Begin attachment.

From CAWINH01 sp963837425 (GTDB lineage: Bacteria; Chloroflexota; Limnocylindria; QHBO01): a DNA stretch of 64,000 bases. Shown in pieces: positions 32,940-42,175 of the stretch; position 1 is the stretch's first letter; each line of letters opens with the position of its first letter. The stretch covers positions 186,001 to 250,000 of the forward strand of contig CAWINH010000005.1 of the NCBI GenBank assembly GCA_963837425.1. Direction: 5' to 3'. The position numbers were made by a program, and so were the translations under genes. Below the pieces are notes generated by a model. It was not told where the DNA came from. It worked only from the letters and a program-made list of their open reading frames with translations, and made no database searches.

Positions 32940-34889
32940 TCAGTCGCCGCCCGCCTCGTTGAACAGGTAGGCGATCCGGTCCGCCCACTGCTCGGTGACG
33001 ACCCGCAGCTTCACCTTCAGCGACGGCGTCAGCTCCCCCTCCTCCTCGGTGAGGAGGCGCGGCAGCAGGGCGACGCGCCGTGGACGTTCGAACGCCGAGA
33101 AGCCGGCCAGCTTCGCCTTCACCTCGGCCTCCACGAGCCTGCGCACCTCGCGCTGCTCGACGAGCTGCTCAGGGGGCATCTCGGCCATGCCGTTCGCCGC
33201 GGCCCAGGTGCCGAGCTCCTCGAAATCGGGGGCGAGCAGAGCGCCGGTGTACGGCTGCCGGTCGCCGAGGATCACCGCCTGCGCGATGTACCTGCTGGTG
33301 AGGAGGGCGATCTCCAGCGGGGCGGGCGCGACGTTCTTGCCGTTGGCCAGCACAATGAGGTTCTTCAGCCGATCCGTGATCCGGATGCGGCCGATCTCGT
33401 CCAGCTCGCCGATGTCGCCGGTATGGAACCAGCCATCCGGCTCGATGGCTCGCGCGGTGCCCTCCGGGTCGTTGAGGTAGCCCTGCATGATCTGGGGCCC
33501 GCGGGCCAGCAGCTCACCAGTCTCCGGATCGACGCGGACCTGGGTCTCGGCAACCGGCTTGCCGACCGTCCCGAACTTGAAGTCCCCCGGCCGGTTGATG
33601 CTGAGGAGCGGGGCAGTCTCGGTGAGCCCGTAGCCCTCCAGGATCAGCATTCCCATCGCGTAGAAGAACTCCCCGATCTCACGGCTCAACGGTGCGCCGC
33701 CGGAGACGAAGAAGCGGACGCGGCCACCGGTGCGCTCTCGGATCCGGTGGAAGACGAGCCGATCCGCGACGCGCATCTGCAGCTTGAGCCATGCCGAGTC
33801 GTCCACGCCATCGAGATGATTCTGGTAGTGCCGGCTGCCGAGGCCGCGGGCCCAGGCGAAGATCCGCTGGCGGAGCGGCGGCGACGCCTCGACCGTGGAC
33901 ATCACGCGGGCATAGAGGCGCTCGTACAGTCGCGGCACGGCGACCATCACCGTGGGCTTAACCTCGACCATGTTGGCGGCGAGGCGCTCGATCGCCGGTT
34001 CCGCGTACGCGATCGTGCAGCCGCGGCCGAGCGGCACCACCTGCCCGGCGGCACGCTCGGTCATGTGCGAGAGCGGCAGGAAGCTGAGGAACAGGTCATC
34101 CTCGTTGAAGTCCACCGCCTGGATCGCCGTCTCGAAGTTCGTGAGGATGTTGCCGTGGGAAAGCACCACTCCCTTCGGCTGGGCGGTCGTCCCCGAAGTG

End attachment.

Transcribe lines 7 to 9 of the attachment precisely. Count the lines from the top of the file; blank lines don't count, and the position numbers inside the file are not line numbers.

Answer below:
33301 AGGAGGGCGATCTCCAGCGGGGCGGGCGCGACGTTCTTGCCGTTGGCCAGCACAATGAGGTTCTTCAGCCGATCCGTGATCCGGATGCGGCCGATCTCGT
33401 CCAGCTCGCCGATGTCGCCGGTATGGAACCAGCCATCCGGCTCGATGGCTCGCGCGGTGCCCTCCGGGTCGTTGAGGTAGCCCTGCATGATCTGGGGCCC
33501 GCGGGCCAGCAGCTCACCAGTCTCCGGATCGACGCGGACCTGGGTCTCGGCAACCGGCTTGCCGACCGTCCCGAACTTGAAGTCCCCCGGCCGGTTGATG